Council looks at changing requirement when buying property owned by city of Little Falls
When an individual or entity buys a piece of property in a residential area owned by the city of Little Falls, they have 18 months to complete building on it.
Spurred by a September 2012 discussion with Habitat for Humanity, the Council is looking at changing that requirement.
The Council has the option to continue the policy, amend it or rescind it.
Habitat for Humanity had approached the Council about buying Block 30 of Searles Addition, Blocks 1 – 8, on the west side, at a cost of $46,000. Eight homes could be built on the property. However, Habitat for Humanity would not build eight homes in 18 months.
The Council is currently in the process of identifying building lots it owns and will determine a fair market value on each piece of property. In addition, the intended use of each piece of property will be considered, so property that may be needed by the city in the future will not be sold.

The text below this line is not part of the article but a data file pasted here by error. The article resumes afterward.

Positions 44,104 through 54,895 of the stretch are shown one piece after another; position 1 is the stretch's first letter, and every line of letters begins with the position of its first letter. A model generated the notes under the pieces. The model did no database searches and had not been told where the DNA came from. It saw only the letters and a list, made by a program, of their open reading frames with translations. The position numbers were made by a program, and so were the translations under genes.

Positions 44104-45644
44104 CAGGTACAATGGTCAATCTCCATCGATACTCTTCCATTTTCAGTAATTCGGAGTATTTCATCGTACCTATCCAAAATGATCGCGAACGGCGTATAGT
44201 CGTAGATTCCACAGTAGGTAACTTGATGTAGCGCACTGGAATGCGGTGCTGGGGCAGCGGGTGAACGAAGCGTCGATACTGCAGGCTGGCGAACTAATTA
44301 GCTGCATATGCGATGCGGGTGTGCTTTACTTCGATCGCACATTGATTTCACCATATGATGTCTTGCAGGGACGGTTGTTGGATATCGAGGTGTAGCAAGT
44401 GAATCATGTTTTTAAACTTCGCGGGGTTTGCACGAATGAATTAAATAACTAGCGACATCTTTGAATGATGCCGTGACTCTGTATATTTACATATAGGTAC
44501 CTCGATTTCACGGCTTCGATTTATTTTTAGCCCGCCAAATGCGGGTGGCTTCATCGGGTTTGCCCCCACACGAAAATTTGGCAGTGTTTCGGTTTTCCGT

Council members would like to see property not needed by the city returned to the tax rolls.
City Administrator Dan Vogt said that while the city has followed the policy to require those purchasing land to build on it in 18 months for years, he discovered it was an unwritten policy before 2002.
At its March 4 meeting, the Council will set a date for a closed session to discuss and/or set fair market value prices on city property, beginning with property owned on the west side. Most of these properties are in a residential setting.
City Administrator Dan Vogt said the city had Block 30 of Searles Addition appraised recently. That information will be used to establish fair market values for similar pieces of property, for the city and its taxpayers, he said.
“As it was said at the meeting, we’re not giving this property away,” he said.